Canada doesn’t have a Harvard, and that’s a good thing

NationalPost.com – Full Comment
January 16, 2017.   STEPHEN GORDON

Speaking to an audience at Western University last week, Prime Minister Trudeau earned a round of appreciative applause by referring to it as the “Harvard of Canada.” It’s a harmless enough conceit: “Harvard of the North” t-shirts are sold at university souvenir shops across Canada. But of course, there is no Canadian equivalent of Harvard, with its prestige, limited enrollment and its $60,000 tuition. And really, it’s just as well.

When it is remarked that Canada does not have a university with the international stature of a Harvard or an Oxford, it is usually with an air of wistful regret. Or perhaps it’s used as another example of how Canadians are in thrall to the “tall poppy syndrome”: a tendency to disparage the achievements of those who have excelled. And sometimes the lack of an elite university is seen as evidence of how Canadians under-appreciate the benefits of higher education.

It would be odd for a professor to downplay the benefits of a university education, and there’s a considerable body of evidence documenting the link between a university degree and higher salaries. But the mechanics behind the link are still open for debate.

One fairly intuitive explanation is the “human capital” story of education. If going to university gives students a higher skill set, and if employers pay higher wages for workers with higher skills levels, then this theory predicts the same correlation seen in the data: people who went to university (generally) have higher salaries.

But there are some facts that don’t easily fit into the human capital theory. For example, a worker who has some university education but did not graduate with a diploma should have higher skills and higher wages than someone who never attended university, but this doesn’t seem to be the case.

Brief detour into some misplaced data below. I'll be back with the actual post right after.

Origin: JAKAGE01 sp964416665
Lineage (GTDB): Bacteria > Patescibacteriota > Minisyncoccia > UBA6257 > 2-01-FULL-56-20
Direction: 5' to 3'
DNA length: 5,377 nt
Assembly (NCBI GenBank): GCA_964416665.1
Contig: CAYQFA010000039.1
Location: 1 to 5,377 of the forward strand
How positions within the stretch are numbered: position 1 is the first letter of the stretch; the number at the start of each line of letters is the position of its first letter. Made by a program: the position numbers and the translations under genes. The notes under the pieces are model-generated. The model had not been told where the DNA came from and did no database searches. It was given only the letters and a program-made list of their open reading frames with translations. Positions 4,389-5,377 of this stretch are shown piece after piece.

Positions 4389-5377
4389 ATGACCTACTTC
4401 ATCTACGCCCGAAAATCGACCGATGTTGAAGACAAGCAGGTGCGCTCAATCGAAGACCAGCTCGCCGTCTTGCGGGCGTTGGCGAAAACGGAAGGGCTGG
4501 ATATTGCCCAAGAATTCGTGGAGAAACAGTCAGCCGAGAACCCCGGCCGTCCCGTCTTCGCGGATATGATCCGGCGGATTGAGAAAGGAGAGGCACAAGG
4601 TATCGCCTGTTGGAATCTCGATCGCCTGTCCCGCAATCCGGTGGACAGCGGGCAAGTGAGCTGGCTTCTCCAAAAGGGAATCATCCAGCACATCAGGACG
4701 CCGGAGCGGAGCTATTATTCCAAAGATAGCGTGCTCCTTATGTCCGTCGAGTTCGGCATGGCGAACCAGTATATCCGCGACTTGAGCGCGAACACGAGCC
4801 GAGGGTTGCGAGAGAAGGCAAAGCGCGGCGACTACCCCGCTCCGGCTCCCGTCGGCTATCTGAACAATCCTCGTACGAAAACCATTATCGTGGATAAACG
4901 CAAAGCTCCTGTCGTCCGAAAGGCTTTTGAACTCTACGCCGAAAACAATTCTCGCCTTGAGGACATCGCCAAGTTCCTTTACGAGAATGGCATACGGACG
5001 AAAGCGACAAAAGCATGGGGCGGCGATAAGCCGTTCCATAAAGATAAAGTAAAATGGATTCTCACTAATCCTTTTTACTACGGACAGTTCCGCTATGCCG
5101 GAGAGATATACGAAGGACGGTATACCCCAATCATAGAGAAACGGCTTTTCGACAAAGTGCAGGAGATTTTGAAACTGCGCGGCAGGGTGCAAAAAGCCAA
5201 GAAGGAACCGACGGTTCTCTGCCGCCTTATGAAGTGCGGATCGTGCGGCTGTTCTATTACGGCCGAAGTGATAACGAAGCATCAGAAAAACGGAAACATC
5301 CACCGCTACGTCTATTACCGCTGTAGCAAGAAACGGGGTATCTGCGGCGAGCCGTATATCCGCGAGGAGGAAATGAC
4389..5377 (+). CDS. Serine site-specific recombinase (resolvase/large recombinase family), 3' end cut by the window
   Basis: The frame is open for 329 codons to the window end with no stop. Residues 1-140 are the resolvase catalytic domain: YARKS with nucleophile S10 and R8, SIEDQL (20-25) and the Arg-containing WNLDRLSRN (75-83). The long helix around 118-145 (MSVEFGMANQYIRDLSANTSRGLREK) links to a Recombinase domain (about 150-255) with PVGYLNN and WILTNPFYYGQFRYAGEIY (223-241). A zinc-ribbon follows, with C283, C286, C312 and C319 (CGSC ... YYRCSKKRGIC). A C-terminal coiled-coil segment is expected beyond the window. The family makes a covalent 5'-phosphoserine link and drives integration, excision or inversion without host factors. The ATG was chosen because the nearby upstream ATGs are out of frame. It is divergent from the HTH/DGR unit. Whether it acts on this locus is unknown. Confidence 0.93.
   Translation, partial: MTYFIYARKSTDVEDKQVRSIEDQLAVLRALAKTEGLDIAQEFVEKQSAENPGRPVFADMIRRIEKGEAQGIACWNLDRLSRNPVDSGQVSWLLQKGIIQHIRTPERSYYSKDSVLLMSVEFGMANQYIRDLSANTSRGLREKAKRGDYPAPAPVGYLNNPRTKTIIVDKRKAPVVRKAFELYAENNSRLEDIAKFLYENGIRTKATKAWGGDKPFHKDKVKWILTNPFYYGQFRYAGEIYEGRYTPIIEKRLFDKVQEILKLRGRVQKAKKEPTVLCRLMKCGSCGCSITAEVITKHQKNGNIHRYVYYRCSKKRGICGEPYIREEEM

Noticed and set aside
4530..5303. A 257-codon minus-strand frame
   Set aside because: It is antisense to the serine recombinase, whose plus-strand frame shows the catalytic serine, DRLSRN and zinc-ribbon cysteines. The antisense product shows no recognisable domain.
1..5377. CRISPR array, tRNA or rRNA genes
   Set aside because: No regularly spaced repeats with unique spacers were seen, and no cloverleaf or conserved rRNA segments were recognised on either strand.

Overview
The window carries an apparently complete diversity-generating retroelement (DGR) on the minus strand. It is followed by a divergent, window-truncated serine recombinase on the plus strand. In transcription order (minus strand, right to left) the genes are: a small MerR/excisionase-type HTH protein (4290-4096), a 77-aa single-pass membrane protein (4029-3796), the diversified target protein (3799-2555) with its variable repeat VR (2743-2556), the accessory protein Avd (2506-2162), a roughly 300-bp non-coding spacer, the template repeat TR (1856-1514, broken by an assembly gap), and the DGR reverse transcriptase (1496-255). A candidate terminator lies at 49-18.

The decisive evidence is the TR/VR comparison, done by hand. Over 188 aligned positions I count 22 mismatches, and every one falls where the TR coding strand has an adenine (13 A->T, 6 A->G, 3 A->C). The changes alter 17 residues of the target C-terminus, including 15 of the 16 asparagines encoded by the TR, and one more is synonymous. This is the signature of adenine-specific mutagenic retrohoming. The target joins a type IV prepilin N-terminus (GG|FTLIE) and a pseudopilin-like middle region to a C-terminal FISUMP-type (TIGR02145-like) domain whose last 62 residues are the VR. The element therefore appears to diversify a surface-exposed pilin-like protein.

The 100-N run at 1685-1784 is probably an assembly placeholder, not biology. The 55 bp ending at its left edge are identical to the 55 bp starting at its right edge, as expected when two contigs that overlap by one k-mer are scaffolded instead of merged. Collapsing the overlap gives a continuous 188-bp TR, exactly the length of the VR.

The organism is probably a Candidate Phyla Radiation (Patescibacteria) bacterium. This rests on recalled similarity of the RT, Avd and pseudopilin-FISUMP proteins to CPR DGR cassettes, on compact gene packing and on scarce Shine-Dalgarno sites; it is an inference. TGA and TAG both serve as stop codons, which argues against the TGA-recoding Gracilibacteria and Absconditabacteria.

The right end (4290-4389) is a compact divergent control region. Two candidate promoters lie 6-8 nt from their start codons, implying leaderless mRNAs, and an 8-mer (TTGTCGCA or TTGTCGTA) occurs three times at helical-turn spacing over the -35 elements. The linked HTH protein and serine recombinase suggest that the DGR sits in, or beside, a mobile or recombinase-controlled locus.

An alternative explanation is based on the idea that employers value workers with certain characteristics: things like intelligence, diligence and so on. Since these are not directly observable, employers are obliged to make inferences about candidates’ abilities from what they can see. According to this theory, the role of education is to provide a signal to potential employers that the candidate has the intelligence and diligence required to obtain a university degree. To the extent that these are also the qualities valued by employers, the signaling theory of education also predicts that workers with a university degree will (generally) earn more than those who don’t.

Of course, for someone trying to decide whether or not to go to university, it doesn’t really matter why a degree leads to a higher salary; the only relevant fact is that it does. But from a public policy perspective, the stakes of the human capital versus signalling debate are quite high. From society’s point of view, the role of signal is to transmit information, and it is in society’s interest to minimize the costs of the signal. Spending extra time and effort to transmit the same information is a wasted investment from society’s standpoint, even if it still makes sense at a personal level.